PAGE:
Not quite a Monkeycheese!

Yesterday morning I dropped mrs bob off at church for 9:30 mass and decided to spend an hour at another Cheltenham church, watching the Cheltenham Peregrines - as yet none of the 4 juveniles had fledged. I started off by taking picturesof the juveniles as they fed on one of the outside ledges. Here are two of them.

Then a passerby who saw me with my camera called me over and said there looks to be a peregrine in the church porch and rushing over I discovered this.

I have subsequently found out it is a female so will refer to her as she from now on. On the face of it she looked OK, but was clearly sheltering within the doorway and didn't fly away. This church was preparing for its own service at 10:30 so the caretaker was already there so I suggested that he contact the local birder who manages the Peregrine installation etc. They called him and he said he was on his way. The vicar wanted to get the bird out of his porch as he needed access for his service and went through the church, came up behind the bird which then ran out of the porch. She didn't fly off but did limp a little when running and looked a bit shaky. However from the vicar's presence she ran towards the roadside and I managed to divert her from it.

I let  her settle for  a little and then when she faced the right direction I gently ushered her into a small garden of Remembrance , which was based in a an area bounded by 2 walls of the church and might provide a useful place to corner the bird if necessary.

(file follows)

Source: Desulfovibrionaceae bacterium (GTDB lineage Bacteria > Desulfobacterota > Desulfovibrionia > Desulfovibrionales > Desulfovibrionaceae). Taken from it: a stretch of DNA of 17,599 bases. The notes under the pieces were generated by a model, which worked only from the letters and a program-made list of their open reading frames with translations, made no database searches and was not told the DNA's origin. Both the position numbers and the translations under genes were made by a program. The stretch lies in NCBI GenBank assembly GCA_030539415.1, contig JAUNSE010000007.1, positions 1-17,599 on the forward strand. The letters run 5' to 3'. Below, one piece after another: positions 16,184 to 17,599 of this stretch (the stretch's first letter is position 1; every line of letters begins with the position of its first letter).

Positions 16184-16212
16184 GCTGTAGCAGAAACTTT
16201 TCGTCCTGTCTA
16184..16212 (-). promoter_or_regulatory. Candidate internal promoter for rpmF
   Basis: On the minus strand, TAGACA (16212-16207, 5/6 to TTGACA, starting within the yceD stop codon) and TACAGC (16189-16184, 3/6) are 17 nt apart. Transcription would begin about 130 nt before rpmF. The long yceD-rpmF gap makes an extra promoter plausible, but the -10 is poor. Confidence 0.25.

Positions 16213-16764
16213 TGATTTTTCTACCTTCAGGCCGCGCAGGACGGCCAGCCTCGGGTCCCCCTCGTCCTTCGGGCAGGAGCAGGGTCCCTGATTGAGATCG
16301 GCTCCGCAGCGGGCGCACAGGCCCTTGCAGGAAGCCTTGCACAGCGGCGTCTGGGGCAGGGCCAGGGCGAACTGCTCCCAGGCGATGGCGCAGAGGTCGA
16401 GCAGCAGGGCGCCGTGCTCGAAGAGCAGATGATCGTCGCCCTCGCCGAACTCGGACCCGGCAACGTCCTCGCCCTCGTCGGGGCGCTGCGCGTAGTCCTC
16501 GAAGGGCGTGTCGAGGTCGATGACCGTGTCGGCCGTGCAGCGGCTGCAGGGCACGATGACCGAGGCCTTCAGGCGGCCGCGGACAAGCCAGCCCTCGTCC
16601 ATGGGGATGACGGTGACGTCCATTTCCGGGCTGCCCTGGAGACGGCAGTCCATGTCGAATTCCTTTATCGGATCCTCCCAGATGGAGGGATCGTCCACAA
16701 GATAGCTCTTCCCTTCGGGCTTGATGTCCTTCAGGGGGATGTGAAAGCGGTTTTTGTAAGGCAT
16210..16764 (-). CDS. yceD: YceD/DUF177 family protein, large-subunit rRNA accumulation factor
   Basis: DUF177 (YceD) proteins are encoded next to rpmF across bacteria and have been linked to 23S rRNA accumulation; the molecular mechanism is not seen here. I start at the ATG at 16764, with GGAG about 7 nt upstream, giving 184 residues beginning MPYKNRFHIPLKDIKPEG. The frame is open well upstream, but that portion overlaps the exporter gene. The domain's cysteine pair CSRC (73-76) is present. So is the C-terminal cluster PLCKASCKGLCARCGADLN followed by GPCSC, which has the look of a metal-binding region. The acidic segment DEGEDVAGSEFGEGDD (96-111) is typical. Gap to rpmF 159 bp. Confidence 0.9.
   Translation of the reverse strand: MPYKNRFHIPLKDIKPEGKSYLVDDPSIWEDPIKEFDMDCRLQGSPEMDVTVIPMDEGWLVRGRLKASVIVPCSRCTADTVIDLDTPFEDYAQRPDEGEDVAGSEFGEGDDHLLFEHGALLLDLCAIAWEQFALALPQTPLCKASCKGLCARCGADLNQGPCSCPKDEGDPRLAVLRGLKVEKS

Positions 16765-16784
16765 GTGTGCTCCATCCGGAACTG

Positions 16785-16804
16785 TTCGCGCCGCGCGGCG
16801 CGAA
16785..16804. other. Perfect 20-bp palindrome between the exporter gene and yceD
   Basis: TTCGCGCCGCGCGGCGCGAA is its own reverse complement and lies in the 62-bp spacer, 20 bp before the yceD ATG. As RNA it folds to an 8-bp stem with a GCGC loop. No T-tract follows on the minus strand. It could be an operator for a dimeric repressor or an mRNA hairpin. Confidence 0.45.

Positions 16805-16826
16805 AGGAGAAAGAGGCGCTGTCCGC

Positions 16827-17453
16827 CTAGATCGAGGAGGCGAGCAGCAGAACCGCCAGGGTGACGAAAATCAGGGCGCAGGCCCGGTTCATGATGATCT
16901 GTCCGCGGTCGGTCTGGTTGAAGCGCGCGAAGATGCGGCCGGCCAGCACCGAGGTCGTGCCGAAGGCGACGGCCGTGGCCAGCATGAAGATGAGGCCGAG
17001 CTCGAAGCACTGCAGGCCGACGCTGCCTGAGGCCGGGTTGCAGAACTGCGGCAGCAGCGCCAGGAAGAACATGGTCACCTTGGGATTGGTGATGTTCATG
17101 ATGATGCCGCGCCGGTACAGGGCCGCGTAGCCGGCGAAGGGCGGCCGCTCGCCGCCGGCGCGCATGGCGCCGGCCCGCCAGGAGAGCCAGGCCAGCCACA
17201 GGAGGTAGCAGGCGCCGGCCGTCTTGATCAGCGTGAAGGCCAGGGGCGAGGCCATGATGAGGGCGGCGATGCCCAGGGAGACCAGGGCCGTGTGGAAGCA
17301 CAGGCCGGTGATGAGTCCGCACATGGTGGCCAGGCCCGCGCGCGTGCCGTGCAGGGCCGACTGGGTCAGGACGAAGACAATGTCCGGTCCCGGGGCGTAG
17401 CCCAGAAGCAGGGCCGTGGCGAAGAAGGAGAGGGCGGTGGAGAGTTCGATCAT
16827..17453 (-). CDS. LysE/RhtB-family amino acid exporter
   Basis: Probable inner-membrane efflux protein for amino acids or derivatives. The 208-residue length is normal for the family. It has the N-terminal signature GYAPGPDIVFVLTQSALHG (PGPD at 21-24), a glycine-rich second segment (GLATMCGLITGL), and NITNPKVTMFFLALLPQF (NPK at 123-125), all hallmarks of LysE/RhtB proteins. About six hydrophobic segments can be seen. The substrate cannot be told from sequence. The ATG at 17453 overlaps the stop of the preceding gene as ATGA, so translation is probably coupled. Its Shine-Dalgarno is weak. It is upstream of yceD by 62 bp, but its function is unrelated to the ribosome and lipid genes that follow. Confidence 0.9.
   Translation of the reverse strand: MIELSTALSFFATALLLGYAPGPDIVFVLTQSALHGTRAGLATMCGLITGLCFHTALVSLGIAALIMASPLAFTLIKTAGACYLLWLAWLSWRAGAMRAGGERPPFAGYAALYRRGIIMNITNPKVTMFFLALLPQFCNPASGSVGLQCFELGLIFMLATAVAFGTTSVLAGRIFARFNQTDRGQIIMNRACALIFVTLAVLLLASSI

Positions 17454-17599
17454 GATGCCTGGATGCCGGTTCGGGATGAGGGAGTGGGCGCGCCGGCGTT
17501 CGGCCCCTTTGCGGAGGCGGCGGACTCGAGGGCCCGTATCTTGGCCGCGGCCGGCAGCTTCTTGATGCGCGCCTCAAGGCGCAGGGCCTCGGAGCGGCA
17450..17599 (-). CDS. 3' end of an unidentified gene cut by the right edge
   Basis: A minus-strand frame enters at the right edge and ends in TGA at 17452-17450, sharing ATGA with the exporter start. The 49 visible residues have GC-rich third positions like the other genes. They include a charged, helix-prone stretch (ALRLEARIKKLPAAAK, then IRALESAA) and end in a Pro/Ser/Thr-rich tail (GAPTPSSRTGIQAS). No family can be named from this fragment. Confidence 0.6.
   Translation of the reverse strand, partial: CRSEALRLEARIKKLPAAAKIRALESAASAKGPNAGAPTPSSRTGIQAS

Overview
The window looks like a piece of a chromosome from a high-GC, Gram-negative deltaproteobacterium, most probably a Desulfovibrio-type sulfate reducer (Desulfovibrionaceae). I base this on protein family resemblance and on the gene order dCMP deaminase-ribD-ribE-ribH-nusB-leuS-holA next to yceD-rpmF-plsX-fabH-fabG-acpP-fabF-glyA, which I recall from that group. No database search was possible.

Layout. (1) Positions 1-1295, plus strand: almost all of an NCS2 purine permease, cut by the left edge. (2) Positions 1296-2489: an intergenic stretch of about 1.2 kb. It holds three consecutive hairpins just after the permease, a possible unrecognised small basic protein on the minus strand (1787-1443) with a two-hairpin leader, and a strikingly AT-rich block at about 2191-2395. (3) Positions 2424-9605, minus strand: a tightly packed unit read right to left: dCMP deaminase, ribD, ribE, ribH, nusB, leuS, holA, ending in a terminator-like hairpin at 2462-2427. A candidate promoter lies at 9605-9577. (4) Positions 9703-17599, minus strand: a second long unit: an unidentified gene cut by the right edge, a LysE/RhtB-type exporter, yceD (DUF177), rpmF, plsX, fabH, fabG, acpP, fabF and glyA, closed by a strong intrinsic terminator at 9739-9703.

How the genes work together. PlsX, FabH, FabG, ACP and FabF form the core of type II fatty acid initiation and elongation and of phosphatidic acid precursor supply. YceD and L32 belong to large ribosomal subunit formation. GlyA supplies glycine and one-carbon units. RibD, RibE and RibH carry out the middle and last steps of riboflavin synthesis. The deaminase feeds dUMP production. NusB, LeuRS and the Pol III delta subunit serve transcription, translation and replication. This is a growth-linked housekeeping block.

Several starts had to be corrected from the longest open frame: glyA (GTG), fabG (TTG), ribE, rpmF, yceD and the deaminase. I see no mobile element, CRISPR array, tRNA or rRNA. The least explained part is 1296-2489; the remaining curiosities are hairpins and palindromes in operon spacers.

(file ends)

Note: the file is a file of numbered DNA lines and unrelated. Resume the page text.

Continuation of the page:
I kept an eye on her and she eventually settled until he arrived. He looked her over and decided that she looked reasonably healthy enough but that she clarly was in no state to beleft to try and fly back to the top of the tower, especially as none of the juveniles had yet been recorded flying. He decided to corner her and carry her to the top of the tower - given that evryone else there was either dressed for a  Church service or was too old, the caretaker was in his eighties, I volunteered to help in whichever way I could and my offer was accepted. We cornered the bird and during that small chase he decided that although she looked a little shaken, she was probably OK enough to go straight back upstairs. He carried her while I led the way unlocking and opening doors, putting lights on etc Two hundred and twelve steps later, we reached the door that opens onto the top of the bell tower. wher my job was to open the door just enough to squeeze the her through as the last thing we wanted was to scre the other 3 off the roof. As it turns out, the adults were there too and the din was quite horrendous as everything screeched and squawked as the door opened slightly and their sibling/daughter emerged. Given the noise and the disturbance, as well as the fact that it was now almost time for the service to begin, we beat a hasty retreat back down the tower. Unfortubately we only just started down when the pre service bell started sounding - thank heavens it wasn't a full peel - but it was loud enough. By the time we got back to the bottom it was time for me to go and retrieve mrs bob, though I grabbed a few shots of the adults who were circling the tower. We had no idea whether she attempted to fly or whether she accidemntally fell off the outside ledges during a feeding scramble.